5 Cal. 140, Irwin v. Phillips
|Citation:||5 Cal. 140|
|Opinion Judge:||HEYDENFELDT, Judge|
|Party Name:||Matthew W. Irwin, Respondent, v. Robert Phillips & others, Appellants|
|Attorney:||Dunn & Marshall, for Appellants. Jo. G. Baldwin, for Respondent. Alexander Anderson, also for Respondent, argued,|
|Judge Panel:||JUDGES: Heydenfeldt, J., delivered the opinion of the Court. Murray, C. J., concurred.|
|Case Date:||January 01, 1855|
|Court:||Supreme Court of California|
Appeal from the District Court of the Tenth Judicial District, Nevada County.
The material facts of the case are contained in the opinion of the Court.
At the trial, the jury found that the possession of the plaintiff was anterior to that of the defendants, and under instructions from the Court, found for the plaintiff.
Defendants' counsel excepted to the ruling of the Court, and from the final judgment entered in the cause, appealed.
1. The Court erred in its instructions to the jury. 1 Ch. Black. 205, and 3 Ibid. 218. Ang. on Water Courses, p. 140, and §§ 89, 101, 114, 115, 127, 128, 133, 135, 140, 210, 216, 241, 332, 350, and 352. Cook v. Hull , 3 Mass. 263. Colburn v. Richards , 13 Mass. 397. Arnold v. Foot, 12 Wend. 330. Crooker v. Bragg, 10 Wend. 260. People v. Canal Appraisers, 13 Wend. 355. Summers v. Tillotson, 7 Pick. 198. 15 Johns. 217. Coke on Littleton, 132. Coke's Inst. 2. Rex v. Yarborough, 3 B. & C. 91. Ang. on Water Courses, p. 4, § 14.
2. There cannot under our law be a prescriptive right presumed short of an occupancy of ten years at least, as thelaw makes no provision on that head. See proof as to length of occupancy, and Platt v. Root, 15 Johns. 213; Colvin v. Bennett, 17 Wend. 564.
1. The plaintiff being in possession, whether of public or private land, whether the possession be rightful or tortious, he may maintain trespass for the invasion. 2 Wheat. Selw. 1018. 1 Chitty's Pl. 178, and authorities.
2. It is especially so here, where the whole course of the General and State Governments has been to encourage the settlement and appropriation of the public land, and especially the mining lands and those necessary for the purpose of mining.
3. The negative and positive policy of the Government raises new principles of law and new relations in reference to the mineral lands of the United States or of this State; and, therefore, this Court must apply new principles, or make new principles for this subject, and the interests connected with it, so as to advance the great ends of this new interest.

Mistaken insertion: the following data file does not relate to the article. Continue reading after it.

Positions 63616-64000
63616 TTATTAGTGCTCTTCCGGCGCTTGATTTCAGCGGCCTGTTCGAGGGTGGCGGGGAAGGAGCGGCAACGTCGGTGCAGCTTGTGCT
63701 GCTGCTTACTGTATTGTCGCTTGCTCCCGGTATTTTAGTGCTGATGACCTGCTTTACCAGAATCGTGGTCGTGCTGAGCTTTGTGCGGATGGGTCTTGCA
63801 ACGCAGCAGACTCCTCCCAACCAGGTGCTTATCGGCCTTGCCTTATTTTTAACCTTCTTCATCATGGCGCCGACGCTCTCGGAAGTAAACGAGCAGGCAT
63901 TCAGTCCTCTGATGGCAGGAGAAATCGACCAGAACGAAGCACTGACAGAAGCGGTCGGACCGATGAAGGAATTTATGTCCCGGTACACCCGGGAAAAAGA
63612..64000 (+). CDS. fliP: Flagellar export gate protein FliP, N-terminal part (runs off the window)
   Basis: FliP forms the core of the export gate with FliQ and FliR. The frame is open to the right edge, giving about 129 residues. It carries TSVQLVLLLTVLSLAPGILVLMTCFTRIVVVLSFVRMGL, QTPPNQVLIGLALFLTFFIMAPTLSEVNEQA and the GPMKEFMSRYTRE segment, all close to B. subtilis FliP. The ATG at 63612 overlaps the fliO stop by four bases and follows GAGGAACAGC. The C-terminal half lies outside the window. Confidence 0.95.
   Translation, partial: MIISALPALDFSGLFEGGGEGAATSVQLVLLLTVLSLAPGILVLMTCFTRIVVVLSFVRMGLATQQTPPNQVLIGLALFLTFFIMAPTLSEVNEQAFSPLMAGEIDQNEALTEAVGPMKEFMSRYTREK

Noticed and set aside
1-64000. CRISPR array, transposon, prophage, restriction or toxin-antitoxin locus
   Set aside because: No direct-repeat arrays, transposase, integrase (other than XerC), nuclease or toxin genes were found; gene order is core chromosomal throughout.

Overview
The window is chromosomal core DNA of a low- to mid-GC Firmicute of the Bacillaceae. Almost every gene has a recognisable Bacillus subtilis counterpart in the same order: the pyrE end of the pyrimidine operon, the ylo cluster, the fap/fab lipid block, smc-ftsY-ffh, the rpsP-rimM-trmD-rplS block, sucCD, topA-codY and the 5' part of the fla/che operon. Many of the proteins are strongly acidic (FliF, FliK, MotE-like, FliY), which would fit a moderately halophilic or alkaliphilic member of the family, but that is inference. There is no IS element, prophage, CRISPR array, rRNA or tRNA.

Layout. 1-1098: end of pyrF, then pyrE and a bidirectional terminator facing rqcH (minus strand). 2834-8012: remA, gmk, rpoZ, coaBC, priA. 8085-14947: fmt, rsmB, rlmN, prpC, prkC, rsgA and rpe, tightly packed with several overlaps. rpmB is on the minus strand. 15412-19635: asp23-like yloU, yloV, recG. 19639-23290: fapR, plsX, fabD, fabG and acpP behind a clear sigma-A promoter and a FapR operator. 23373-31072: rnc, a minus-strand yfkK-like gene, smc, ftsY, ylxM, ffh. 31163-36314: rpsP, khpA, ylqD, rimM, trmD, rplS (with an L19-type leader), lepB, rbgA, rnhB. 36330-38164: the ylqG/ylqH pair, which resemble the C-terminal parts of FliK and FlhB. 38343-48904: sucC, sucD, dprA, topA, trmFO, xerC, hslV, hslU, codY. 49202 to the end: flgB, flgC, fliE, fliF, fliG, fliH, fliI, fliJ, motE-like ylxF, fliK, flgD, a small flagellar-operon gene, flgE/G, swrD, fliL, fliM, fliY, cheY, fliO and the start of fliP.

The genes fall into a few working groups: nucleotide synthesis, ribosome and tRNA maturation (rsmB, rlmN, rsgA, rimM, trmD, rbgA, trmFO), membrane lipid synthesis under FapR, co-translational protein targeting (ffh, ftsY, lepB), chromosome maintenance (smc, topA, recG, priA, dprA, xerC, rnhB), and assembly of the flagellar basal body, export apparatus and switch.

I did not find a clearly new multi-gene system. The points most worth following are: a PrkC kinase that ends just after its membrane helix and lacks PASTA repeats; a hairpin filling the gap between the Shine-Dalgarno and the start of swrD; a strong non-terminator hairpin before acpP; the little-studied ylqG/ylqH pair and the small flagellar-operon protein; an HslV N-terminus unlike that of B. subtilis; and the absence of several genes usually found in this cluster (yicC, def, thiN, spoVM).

4. This policy may be stated with sufficient definitiveness to be the right of individual appropriation, subject to such rules and limitations as may be necessaryto give effect to two leading principles: First, The most productive working of the mines. Second, The interest, convenience, and profit of the greatest number.
5. But these last principles are subservient to another principle, which is necessary to give effect to these primary principles; and this principle is protection to labor and encouragement of it, which can only be given by allowing to mining claims and appropriations a right of property, with its incidents.
6. The lands being open to this appropriation, the rule of time is the rule of right; and the first taker is to be protected in his entry and possession. This is necessary to public peace and policy.
7. There is no difference between an appropriation of land and an appropriation of water; this being a mere accessory, as sand, gravel, gold dust, or anything else, the Courts must give effect to this rule and right, as to the water as to the land.
8. The water running over public land is an element, attached or coming out of the soil, and may be used for the purpose of working out the more important interests connected with the gold and minerals.
9. There is no reason why lands or minerals (or thoseowning them) in the bed or near the bed of a stream, should be preferred, in the use of this water, to lands elsewhere, any more than if coal were an element of use in working gold, it should be held for the use of the land immediately over it.
10. If there is, then it must be...
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